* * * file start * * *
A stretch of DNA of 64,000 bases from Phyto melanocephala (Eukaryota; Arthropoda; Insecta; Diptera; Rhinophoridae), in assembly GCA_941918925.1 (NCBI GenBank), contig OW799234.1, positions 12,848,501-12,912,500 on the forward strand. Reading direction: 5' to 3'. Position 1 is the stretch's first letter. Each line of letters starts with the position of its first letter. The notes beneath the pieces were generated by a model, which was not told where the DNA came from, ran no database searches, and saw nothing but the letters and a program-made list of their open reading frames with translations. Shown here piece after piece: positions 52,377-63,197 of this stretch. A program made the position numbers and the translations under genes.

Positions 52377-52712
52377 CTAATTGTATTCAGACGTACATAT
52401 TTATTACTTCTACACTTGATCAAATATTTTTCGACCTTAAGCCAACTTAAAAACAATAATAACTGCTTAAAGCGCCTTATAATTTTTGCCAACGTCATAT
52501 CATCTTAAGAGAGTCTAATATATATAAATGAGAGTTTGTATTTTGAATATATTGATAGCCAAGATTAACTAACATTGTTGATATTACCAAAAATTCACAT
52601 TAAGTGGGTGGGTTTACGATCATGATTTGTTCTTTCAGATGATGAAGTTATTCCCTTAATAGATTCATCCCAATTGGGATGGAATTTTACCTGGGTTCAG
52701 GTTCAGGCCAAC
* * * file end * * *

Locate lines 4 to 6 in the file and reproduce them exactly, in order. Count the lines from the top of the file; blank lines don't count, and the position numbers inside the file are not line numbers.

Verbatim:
52401 TTATTACTTCTACACTTGATCAAATATTTTTCGACCTTAAGCCAACTTAAAAACAATAATAACTGCTTAAAGCGCCTTATAATTTTTGCCAACGTCATAT
52501 CATCTTAAGAGAGTCTAATATATATAAATGAGAGTTTGTATTTTGAATATATTGATAGCCAAGATTAACTAACATTGTTGATATTACCAAAAATTCACAT
52601 TAAGTGGGTGGGTTTACGATCATGATTTGTTCTTTCAGATGATGAAGTTATTCCCTTAATAGATTCATCCCAATTGGGATGGAATTTTACCTGGGTTCAG